SOURCE: All material copyright Unitarian Universalist History and Heritage Society (UUHHS) 1999-2013 From the biography of  Samuel Joseph May, written by Dennis Landis, in the Dictionary of Unitarian and Universalist Biography, an on-line resource of the Unitarian Universalist History & Heritage Society. Dictionary of Unitarian & Universalist Biography, All material copyright Unitarian Universalist Historical Society (UUHS) 1999-2012.


1855 Miss Phebe B. Davis

Names of patients who were incarcerated at state insane asylums 72 years ago or more can be difficult to find; not because they aren’t there but because they are buried in old documents, records, and books. It is rare that one finds a first hand account of the experiences of a person who had lived to tell the story of being locked up at the state lunatic asylum. Miss Phebe B. Davis, wrote and published a pamphlet entitled TWO YEARS AND THREE MONTHS IN THE NEW-YORK STATE LUNATIC ASYLUM, AT UTICA: TOGETHER WITH THE OUTLINES OF TWENTY YEARS’ PEREGRINATIONS IN SYRACUSE, in 1855, with her own money. Her goal was to inform the public about the terrible abuses that were endured by the patients while in “the house.” I read her story with one hand over my mouth for many different reasons, and at times, I could be heard to say, “Oh, Jesus!” and “Oh my God!”

Davis Pamphlet 1855

Davis Pamphlet 1855

I have transcribed her pamphlet word for word and bolded the names of all the people she mentioned. This is what I meant in my book when I said: “To believe that all our ancestors were good, kind, law abiding citizens who were literate, owned their own homes, and held steady employment is unrealistic.” Some of our ancestors were down right mean!

The pamphlet is not an easy read since it was written 157 years ago, but all 64 pages are worth the effort. I knew that some words were printing errors but everything else I kept as originally written. If you have read my blog, you will already know Dr. Amariah Brigham and Dr. John P. Gray. In the coming days, I will do more research on Miss Davis, Dr. Benedict, Dr. Nichols, and Dr. CookBub.”

1882 The Shooting of Dr. John P. Gray

1882 The Shooting Of Dr. Gray.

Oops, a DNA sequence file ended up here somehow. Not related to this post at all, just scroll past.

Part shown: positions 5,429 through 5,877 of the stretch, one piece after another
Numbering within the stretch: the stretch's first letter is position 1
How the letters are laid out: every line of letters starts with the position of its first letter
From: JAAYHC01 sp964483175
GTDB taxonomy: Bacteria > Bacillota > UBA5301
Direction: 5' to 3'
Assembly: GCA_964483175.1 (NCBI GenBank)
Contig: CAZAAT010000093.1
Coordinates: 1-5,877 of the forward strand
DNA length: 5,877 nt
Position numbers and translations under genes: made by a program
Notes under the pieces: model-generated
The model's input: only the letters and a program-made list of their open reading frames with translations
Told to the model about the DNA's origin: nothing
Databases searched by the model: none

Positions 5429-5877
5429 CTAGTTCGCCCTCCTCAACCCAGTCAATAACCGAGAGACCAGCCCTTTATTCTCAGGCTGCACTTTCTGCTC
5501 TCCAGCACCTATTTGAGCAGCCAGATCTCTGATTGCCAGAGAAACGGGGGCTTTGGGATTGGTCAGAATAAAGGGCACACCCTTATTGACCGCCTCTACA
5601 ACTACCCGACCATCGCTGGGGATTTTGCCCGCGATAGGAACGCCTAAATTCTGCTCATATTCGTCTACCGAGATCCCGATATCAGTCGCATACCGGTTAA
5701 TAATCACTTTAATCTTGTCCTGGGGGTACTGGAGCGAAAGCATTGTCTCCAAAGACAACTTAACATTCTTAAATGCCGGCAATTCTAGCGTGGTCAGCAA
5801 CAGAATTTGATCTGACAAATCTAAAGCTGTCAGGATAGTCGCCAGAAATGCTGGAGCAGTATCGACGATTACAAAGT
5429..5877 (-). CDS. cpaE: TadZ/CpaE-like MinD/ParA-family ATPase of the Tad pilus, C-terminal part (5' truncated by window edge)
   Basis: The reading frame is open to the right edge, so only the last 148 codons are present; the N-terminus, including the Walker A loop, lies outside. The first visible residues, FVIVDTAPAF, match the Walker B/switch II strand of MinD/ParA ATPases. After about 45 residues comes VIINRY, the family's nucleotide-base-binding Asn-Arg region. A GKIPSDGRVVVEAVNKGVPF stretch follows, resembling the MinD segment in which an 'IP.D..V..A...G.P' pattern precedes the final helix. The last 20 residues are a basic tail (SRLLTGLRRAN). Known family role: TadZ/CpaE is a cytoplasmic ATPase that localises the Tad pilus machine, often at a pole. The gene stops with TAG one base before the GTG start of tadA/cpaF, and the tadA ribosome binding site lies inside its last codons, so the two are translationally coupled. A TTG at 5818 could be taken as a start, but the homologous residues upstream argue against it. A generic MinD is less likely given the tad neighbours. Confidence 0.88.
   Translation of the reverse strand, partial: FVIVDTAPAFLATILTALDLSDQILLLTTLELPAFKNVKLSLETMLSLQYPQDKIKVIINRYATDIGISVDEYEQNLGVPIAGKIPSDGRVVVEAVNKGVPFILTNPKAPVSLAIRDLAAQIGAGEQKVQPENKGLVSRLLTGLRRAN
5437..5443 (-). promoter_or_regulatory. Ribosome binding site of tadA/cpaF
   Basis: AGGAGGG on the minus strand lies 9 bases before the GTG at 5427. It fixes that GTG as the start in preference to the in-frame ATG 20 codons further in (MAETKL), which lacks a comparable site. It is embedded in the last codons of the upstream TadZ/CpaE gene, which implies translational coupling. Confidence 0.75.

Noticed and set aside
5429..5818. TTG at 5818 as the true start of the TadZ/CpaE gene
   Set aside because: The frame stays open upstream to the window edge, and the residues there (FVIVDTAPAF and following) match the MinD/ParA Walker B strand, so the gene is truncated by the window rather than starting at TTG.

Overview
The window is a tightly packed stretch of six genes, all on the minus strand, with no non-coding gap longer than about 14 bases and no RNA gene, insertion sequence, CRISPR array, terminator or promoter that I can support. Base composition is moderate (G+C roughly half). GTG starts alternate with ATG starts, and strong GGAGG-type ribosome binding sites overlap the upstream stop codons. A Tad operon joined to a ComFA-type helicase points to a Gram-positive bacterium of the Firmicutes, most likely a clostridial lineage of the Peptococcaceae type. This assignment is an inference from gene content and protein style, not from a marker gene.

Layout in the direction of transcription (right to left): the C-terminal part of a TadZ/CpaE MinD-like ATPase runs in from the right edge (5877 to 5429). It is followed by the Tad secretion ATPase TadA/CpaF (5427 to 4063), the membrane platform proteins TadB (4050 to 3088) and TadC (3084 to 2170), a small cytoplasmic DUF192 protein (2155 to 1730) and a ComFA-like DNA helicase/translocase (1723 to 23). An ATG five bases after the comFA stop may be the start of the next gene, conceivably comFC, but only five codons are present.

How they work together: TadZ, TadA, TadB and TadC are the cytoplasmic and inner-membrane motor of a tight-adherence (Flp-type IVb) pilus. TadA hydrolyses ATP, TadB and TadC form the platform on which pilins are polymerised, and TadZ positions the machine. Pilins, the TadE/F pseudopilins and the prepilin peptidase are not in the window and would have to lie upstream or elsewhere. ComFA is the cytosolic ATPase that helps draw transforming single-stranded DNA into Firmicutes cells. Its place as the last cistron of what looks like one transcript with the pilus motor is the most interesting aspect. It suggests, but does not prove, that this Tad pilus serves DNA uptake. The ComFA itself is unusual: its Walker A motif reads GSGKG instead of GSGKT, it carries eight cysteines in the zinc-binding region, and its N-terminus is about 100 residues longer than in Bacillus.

The Force Of A Presentiment – The Assailant Held For Trial.

“WASHINGTON, March 17. – Dr. John P. Gray, who was shot at Utica on Thursday night, has made many warm friends and acquaintances here during the last five months. He was the chief medical expert on the Government side in the Guiteau trial, and his advice was relied upon almost implicitly by Col. Corkhill, the Government’s attorney. Coming here early in the present week, he was occupied until Thursday going over the bid of exceptions filed by Mr. Scoville, examining it particularly with reference to the medical parts. On Wednesday night, with Col. Corkhill, he went to the theatre, and walked from Ford’s Opera-house along Pennsylvania-avenue to Willard’s Hotel after the performance. On the way Dr. Gray remarked to Col. Corkhill that it was, perhaps, a very imprudent thing for them to be strolling about in the city so late at night, as they were exposing themselves to the attack of any “crank” who might entertain a judge against them for the part they had taken in the conviction of Guiteau. Col. Corkhill says he paid little attention to the remark at the moment, but last night, when he received a dispatch from Utica informing him that Dr. Gray had been shot, it recurred to him with something of the force of a presentiment.

Dr. John Perdue Gray

Dr. John Perdue Gray

UTICA, N.Y. – March 17. – Remshaw, who shot Dr. Gray, Superintendent of the State Lunatic Asylum, was brought before Recorder Bulger this morning, and committed to await the action of the Grand Jury, which meets on Monday. Remshaw is judged insane by those who conversed with him last night and this morning. Dr. Gray is in bed but comfortable. A slight rise in temperature is reported. It is not thought that the pistol wound will much disfigure his face. There will be a small scar under the left eye where the ball entered, but the place whence it issued will be hidden by the Doctor’s beard.”
SOURCE: Reprinted from The New York Times. Published March 18, 1882, Copyright @ The New York Times.

Dr. Gray’s Would-Be Murderer.

“UTICA, May 8. – Dr. McDonald, of Auburn; Dr. Flandrau, of Rome, and William H. Bright, of Utica, the commission appointed by the court in the matter of Henry Remshaw, who shot Superintendent John P. Gray, of the State Lunatic Asylum, reported that Remshaw is insane, and recommend that he be committed to some asylum. They sharply criticise the Directors and others who heard Remshaw make threats against Dr. Gray weeks before the shooting occurred and did not report the fact to the proper authorities. Dr. Gray is again able to be out.”
SOURCE: Reprinted from The New York Times. Published May 9, 1882, Copyright @ The New York Times.

To learn more about Dr. Gray, click on the “Interesting Articles & Documents” page to read his obituary.